Young adults eclipse boomers, but when will they be able to spend?
Millennials will have a profound economic impact, but the full extent will be delayed because of heavy student loan debts and other factors.
Megan Lyons gave up a corporate job to follow her passion. The 30-year-old, who launched her fitness and nutrition coaching business 16 months ago, now has a waiting list of clients and is on track to earn six figures this year.
Jane LeBlanc has two degrees but has not been able to find a permanent job in the last seven years. The 33-year-old Denton resident works as a temporary proofreader and freelancer.
The two women stand at opposite ends of the employment spectrum, but they have one trait in common: They’re millennials
— 18- to 34-year-olds who make up the largest, most diverse generation in America.
The roughly 74 million millennials, including 6.3 million in Texas, will have a profound economic effect as more baby boomers retire. They’ll spend more money on new technology, they’ll start the next Google, and they’ll become the main breadwinners for their families.
But some of their distinct characteristics may delay their full impact. Millennials — also called Generation Y — tend to be highly educated but burdened by student loans. Many are unemployed or underemployed.
They also are waiting longer to marry, have kids and buy a home or a car. Many still live with their parents.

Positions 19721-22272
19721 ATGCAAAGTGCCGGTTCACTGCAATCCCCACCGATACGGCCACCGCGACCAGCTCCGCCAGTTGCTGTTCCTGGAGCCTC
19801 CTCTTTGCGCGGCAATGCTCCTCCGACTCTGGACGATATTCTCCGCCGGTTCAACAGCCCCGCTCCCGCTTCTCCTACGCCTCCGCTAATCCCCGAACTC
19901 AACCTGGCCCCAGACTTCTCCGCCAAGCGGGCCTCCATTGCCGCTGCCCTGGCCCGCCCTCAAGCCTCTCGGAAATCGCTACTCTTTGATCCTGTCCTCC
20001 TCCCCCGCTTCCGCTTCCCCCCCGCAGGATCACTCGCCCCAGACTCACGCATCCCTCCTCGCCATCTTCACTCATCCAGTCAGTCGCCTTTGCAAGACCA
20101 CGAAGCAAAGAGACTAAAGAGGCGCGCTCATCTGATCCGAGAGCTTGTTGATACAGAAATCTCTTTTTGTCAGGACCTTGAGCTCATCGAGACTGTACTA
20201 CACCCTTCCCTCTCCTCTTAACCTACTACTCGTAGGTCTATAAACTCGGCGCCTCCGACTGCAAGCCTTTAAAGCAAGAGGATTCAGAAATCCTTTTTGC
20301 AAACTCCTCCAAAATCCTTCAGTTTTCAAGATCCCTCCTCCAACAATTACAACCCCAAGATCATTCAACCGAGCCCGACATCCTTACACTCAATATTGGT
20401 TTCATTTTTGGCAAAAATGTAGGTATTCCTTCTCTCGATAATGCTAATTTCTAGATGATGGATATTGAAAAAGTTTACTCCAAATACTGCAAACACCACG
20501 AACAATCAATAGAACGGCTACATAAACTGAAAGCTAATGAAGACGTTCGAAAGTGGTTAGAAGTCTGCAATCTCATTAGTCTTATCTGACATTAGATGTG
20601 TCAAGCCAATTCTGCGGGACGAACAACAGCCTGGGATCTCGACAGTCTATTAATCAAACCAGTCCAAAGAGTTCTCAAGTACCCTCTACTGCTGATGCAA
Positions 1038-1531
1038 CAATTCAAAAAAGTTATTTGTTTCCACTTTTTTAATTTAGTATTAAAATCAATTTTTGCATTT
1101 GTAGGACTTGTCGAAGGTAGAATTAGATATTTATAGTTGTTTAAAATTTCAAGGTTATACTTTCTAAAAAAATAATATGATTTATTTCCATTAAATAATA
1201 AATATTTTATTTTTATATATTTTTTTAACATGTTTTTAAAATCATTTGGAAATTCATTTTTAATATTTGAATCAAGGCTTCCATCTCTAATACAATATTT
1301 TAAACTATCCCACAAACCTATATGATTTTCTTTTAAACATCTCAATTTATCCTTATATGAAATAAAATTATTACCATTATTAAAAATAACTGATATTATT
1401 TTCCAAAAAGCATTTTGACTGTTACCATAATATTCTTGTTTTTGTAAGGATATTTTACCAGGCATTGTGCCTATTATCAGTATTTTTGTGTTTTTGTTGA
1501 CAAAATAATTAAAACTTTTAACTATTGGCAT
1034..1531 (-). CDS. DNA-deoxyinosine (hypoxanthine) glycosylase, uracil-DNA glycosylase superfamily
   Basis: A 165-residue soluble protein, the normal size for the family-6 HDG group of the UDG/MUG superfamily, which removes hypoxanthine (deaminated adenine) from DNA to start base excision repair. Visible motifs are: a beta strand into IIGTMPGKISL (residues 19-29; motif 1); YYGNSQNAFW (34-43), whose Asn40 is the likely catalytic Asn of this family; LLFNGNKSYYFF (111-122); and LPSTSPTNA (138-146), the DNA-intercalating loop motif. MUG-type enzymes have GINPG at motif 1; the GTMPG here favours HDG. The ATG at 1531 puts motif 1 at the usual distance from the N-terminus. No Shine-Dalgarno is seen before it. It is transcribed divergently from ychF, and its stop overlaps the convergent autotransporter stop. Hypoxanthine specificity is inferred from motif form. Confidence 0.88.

“You have this big generation — bigger than the baby boomers now — and they have the potential to buy cars, buy houses, and the numbers do matter,” said Sarah Watt House, an economist for Wells Fargo who studies millennials. “Look around the world: One of the reasons Japan is really struggling is that their population is not only aging, but declining.”
Unlike previous generations, millennials face a tough climb up the economic ladder. Younger millennials (ages 18 to 25) entered the workforce during the recession, complicating their efforts to find a job and postponing their peak buying power for years.
Estimates of millennials’ purchasing power vary widely, but a U.S. Chamber of Commerce report put their annual spending at $200 billion — a fraction the size of the $1.2 trillion U.S. Hispanic consumer market.
So far, millennials have been more of an economic drag than a driver, but that could change as the economy and employment opportunities continue to improve.
Millions out of work